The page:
What's the scoop with Mars InSight's mired mole? It's digging again, thanks to trowel trickery

Heat probe tentatively resumes journey 5m into the red planet

NASA InSight Mole
NASA InSight 'mole' with scoop in position (pic: NASA/JPL-Caltech)

There was good news for Martian miners this week as NASA's stuck mole began making progress into the red planet's soil once more.

The multinational instrument, a key part of the payload of NASA's InSight spacecraft, had been stuck at the 30cm mark out of a hoped-for 5m after hammering began in February. Boffins used the lander's robot arm to lift the mole's support structure to give InSights' cameras a better look and discovered to their horror that the burrowing device was merely bouncing around in its hole.

Engineers suspected that the self-hammering probe had hit tougher-than-expected soil rather than a rock and formulated a plan to save the stricken device involving using that robot arm, equipped with a scoop, to compact the soil around the mole.

It was a tricky manoeuvre, but essential since the mole cannot simply be lifted and moved elsewhere.

The team went on to press the scoop against the mole to afford extra grip, and the good news is that the fix appears to be working.

Writing in his blog for the Deutsches Zentrum für Luft und Raumfahrt (DLR), principal investigator Tilman Spohn said the Heat Flow and Physical Properties Package (HP3) had moved "a total of two centimetres" thanks to the technique of "pinning" the drilling probe against InSight's scoop.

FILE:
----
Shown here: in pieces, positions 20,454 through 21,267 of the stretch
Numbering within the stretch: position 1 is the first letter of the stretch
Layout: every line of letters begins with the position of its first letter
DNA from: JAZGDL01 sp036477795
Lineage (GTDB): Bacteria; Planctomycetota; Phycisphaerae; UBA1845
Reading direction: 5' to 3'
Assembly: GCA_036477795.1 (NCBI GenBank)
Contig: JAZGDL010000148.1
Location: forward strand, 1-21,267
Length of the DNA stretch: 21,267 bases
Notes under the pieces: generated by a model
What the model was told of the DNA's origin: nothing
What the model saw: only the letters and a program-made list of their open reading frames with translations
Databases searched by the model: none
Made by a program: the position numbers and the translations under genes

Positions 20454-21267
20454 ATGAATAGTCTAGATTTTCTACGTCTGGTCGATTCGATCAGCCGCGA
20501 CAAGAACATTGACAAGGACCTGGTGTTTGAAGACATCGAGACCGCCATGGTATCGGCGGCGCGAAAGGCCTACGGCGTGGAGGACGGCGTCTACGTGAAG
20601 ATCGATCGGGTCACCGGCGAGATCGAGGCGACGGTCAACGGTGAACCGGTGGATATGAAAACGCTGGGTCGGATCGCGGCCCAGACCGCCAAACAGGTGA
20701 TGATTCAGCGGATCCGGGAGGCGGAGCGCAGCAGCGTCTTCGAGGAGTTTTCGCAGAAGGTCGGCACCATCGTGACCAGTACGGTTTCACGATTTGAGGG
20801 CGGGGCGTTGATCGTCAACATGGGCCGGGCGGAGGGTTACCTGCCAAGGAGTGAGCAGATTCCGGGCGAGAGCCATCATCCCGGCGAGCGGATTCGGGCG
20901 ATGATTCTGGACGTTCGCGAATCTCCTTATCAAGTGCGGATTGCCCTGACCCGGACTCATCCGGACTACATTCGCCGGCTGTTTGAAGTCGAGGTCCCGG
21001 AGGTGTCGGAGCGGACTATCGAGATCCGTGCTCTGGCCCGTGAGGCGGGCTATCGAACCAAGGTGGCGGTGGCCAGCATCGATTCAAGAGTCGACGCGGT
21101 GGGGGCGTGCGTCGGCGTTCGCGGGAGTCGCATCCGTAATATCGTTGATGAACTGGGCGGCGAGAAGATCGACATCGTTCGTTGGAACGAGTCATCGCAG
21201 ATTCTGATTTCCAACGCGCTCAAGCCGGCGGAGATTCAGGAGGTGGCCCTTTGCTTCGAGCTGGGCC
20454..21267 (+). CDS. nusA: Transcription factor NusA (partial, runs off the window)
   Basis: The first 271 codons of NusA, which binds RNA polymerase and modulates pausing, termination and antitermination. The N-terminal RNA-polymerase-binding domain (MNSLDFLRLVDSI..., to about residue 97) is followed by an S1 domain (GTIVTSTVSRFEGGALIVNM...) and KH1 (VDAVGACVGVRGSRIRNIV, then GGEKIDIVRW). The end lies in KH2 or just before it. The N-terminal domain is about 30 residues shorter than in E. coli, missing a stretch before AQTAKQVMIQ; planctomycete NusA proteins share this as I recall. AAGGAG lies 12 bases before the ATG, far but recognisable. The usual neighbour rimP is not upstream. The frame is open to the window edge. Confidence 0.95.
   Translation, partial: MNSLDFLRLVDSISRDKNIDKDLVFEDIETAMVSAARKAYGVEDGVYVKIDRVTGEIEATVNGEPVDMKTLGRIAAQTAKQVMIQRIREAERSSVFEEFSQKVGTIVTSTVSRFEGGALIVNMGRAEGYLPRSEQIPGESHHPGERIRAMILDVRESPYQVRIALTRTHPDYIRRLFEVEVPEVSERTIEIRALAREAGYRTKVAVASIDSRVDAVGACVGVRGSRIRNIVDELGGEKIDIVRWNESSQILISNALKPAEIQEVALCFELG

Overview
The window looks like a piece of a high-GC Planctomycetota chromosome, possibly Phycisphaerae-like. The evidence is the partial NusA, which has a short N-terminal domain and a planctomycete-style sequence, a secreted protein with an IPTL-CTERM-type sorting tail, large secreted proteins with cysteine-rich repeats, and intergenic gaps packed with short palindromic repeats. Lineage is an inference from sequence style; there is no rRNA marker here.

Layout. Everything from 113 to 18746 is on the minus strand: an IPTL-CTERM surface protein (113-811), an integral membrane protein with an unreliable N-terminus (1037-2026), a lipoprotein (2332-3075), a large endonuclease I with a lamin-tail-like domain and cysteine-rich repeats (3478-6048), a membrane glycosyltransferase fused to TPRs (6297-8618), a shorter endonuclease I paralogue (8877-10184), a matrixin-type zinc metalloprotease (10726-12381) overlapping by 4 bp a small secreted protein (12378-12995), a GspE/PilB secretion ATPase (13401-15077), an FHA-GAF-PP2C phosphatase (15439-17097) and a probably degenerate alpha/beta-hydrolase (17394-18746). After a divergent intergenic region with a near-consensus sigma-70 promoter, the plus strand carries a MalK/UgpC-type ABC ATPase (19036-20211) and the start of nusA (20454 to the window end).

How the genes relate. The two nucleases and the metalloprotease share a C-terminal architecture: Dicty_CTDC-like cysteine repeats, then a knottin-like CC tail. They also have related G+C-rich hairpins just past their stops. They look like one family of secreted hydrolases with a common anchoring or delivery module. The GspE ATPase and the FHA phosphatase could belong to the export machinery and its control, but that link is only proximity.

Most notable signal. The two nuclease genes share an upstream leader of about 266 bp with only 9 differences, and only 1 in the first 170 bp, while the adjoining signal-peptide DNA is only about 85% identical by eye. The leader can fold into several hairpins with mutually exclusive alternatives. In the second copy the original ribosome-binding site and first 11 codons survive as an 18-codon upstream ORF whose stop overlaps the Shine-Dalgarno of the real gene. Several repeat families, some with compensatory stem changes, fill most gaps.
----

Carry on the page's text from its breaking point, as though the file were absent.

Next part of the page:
That movement is great news for engineers, since it indicates that there is unlikely to be a rock impeding progress, just a lack of friction from the Martian sand.

Of course, the mole is not out of the woods yet. Eventually, InSight's scoop will not able to keep it pinned as it burrows into Mars and HP3 will have to go it alone on its journey up to five metres into the planet's interior.

The scoop will be able to push down on the soil while the mole is at a shallow depth, carefully avoiding the tether attaching the instrument to the lander, but eventually it will be on its own.

"The mole still has a way to go, but we're all thrilled to see it digging again," said Troy Hudson of JPL, an engineer and scientist who has led the mole recovery effort. "When we first encountered this problem, it was crushing. But I thought, 'Maybe there's a chance; let's keep pressing on.' And right now, I'm feeling giddy."

It is difficult, even for we cynical vultures, not to share Hudson and Spohn's enthusiasm as recovery efforts continue at a distance of many, many millions of miles. As well as unexpectedly hard soil beneath the surface, the gang has also had to deal with data errors in the electronics due to a suspected bit-flip caused by cosmic rays.

The team dealt with that particular issue in time-honoured fashion – a reboot. Even on Mars, sometimes a Ctrl-Alt-Delete is all you need. ®

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